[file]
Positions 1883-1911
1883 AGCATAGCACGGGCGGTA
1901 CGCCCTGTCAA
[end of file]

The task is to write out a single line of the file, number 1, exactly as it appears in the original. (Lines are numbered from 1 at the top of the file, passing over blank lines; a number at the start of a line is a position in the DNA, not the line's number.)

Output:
Positions 1883-1911